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Collections Blog

Object: Guitar

Sep 27, 2018

Late 20th Century
Materials: Wood, String


Photo via: San Jose Library, WikiMedia Commons

This unique 4 stringed instrument originated in China and is called a moon guitar, or yueqin, and is considered a Han Chinese lute. It gets its name from its large, hollow sound box and is believed to be a descendent of the ruan. Though it is called a guitar it is closer to a banjo in terms of how it is played. While it has fewer strings than a banjo it is plucked with a pick in the same way. Like almost all instruments from China it is not varnished, because varnish was believed to damage the sound. There are several other types of lute that are very similar to the yueqin and today it is almost exclusively used in Chinese operas, because it has many more frets than other types and a wider range of sound. Even today with “new” types of yueqin being introduced into the opera scene, the classical moon guitar is still a favorite among musicians.

Chinese opera was established during the Tang Dynasty (618-907) and is attributed to Emperor Xuanzong (685-762) who was a patron of the arts throughout his reign. The Chinese opera of today evolved from folk songs, dances, antimasque, and especially distinctive dialectical music. Gradually it combined music, art and literature into one performance on the stage, which resulted in the many opera forms that are practiced today.

There are two instrumental sections of the orchestra within a Chinese opera. The Wu section, which is composed of percussion instruments and the Wen section, which is made up of string and wind instruments. The Wu section plays mostly when there is military action on stage such as combat or battle scenes. The Wen section is where the moon guitar resides and like all instruments within this section it is used when singing beauties, scholars and so on are on stage. [Carlise Ferguson, edited by Jennifer McPhail]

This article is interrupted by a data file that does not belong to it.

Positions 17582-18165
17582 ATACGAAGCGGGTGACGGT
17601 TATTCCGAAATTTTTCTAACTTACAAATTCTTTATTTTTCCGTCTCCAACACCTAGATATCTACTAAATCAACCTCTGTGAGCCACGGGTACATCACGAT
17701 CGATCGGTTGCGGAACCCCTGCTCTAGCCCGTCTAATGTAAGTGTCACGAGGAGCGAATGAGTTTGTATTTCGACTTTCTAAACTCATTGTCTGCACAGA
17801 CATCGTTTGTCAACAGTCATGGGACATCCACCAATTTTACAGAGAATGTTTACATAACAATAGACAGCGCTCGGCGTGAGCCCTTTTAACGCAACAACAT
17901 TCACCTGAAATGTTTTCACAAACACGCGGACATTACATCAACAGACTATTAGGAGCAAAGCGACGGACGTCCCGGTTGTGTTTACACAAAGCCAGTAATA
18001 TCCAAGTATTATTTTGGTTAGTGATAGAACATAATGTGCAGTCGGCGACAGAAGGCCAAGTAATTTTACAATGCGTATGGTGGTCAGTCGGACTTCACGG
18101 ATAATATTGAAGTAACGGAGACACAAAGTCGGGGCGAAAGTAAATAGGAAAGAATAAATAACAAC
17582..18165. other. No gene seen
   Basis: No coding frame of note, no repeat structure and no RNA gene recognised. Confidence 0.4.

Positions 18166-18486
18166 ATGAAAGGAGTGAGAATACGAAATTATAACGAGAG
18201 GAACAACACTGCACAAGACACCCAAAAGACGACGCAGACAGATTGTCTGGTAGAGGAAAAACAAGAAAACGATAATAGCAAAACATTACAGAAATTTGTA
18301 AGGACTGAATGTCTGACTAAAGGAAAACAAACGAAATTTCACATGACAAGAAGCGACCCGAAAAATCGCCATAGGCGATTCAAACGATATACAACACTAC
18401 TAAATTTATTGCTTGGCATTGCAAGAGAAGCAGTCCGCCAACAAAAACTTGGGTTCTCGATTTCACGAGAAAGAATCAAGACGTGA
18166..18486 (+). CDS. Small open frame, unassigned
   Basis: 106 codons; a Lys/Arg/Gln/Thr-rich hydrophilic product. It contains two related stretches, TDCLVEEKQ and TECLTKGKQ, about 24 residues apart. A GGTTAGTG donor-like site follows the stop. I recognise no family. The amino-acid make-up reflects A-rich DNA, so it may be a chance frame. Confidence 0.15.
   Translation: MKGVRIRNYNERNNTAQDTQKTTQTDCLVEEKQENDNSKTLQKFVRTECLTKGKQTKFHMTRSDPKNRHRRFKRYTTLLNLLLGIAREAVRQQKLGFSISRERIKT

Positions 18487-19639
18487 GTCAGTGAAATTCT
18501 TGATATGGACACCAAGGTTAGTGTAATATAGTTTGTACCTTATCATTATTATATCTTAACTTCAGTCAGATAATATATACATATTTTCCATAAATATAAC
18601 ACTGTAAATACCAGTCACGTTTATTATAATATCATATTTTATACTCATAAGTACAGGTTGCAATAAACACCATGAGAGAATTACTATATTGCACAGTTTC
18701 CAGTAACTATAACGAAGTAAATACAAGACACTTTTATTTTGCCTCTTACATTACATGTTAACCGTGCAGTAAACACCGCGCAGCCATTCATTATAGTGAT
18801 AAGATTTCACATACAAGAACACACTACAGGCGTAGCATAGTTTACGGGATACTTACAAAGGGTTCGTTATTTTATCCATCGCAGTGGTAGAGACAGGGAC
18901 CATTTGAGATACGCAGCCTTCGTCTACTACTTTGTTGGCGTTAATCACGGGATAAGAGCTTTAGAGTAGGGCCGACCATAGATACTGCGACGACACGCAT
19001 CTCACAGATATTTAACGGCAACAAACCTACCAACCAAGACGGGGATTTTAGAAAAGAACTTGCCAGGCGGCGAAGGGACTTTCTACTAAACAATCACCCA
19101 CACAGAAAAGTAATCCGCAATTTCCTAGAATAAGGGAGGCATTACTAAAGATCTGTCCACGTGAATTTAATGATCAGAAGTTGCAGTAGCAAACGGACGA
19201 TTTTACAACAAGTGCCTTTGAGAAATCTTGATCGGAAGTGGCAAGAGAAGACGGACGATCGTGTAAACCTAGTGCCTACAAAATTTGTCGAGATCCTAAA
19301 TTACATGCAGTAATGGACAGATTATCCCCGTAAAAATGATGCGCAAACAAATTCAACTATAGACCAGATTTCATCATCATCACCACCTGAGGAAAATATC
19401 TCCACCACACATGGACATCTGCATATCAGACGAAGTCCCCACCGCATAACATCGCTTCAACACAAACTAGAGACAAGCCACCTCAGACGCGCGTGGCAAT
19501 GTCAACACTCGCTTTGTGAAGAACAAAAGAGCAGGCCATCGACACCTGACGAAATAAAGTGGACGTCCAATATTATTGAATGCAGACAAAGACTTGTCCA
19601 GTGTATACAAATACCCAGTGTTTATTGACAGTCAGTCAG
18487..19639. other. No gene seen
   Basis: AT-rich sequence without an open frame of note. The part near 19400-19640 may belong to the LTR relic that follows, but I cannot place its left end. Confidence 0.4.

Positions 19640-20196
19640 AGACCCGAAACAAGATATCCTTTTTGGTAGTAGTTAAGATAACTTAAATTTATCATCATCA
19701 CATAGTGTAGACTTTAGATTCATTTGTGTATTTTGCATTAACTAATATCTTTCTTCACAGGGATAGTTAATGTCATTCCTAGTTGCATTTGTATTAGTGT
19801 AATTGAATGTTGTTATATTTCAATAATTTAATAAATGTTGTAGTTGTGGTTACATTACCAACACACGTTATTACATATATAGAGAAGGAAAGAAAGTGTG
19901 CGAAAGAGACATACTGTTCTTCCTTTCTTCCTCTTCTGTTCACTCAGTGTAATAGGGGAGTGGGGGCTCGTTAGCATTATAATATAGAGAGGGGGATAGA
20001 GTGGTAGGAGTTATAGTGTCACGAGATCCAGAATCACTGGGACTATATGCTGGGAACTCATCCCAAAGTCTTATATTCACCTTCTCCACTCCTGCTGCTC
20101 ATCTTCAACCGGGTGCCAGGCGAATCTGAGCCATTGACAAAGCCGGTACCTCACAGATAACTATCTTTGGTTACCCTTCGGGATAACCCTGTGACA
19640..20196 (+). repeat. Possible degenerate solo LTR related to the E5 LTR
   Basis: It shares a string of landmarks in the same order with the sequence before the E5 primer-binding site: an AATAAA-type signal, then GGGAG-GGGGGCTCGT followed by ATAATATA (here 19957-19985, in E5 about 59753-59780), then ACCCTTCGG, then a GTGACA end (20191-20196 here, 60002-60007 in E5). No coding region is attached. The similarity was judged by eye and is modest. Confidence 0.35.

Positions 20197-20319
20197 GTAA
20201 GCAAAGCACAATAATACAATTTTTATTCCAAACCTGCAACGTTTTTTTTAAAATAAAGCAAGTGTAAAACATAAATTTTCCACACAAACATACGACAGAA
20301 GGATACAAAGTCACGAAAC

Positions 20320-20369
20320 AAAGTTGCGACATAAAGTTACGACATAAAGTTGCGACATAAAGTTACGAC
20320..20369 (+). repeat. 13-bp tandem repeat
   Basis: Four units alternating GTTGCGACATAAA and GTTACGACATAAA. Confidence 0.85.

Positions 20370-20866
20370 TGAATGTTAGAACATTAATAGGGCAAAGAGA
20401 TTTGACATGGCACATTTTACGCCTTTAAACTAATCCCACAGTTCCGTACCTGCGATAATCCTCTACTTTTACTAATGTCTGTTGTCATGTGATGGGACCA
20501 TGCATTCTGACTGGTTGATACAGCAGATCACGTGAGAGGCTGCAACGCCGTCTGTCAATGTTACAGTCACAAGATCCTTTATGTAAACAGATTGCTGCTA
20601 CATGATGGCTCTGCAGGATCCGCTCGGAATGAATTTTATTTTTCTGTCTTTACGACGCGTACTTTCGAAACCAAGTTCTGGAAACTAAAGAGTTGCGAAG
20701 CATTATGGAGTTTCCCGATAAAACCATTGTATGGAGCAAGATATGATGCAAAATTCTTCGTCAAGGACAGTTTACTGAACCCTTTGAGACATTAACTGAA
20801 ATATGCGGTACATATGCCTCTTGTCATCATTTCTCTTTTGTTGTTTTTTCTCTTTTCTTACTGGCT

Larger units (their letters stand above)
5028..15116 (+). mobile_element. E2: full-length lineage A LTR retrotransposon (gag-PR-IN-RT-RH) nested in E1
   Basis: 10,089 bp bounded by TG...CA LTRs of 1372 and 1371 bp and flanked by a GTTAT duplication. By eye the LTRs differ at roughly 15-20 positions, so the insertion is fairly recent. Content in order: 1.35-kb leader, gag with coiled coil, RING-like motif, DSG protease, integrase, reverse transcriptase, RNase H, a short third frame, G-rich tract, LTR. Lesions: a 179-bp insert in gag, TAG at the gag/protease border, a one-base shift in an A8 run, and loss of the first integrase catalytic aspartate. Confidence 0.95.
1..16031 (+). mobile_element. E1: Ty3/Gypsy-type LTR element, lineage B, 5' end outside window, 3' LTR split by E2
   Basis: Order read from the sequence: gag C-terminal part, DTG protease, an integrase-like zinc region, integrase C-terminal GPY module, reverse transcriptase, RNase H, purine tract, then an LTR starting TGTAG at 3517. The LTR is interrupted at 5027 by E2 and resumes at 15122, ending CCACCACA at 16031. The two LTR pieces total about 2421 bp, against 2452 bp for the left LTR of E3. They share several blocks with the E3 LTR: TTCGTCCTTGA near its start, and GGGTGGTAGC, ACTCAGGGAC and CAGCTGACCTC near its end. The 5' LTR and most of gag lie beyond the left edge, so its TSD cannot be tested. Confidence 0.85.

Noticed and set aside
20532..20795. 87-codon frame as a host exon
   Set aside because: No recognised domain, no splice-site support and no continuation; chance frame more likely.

A talented Betty Zhang plays on a yueqin:

Additional Resources:
Benn, Charles D. 2002. Daily life in traditional China: the Tang dynasty. Westport, Conn [u.a.]: Greenwood Press.

Lewis, Mark Edward. 2012. China’s cosmopolitan empire: the Tang dynasty. Cambridge, Mass: Belknap Press of Harvard University Press.

Siu, Wang-Ngai, and Peter Lovrick. 1997. Chinese opera images and stories. Vancouver [B.C.]: UBC Press. http://site.ebrary.com/id/10220739.

Tan Gudnason, Jessica, and Li Gong. 2001. Chinese opera. New York: Abbeville Press.

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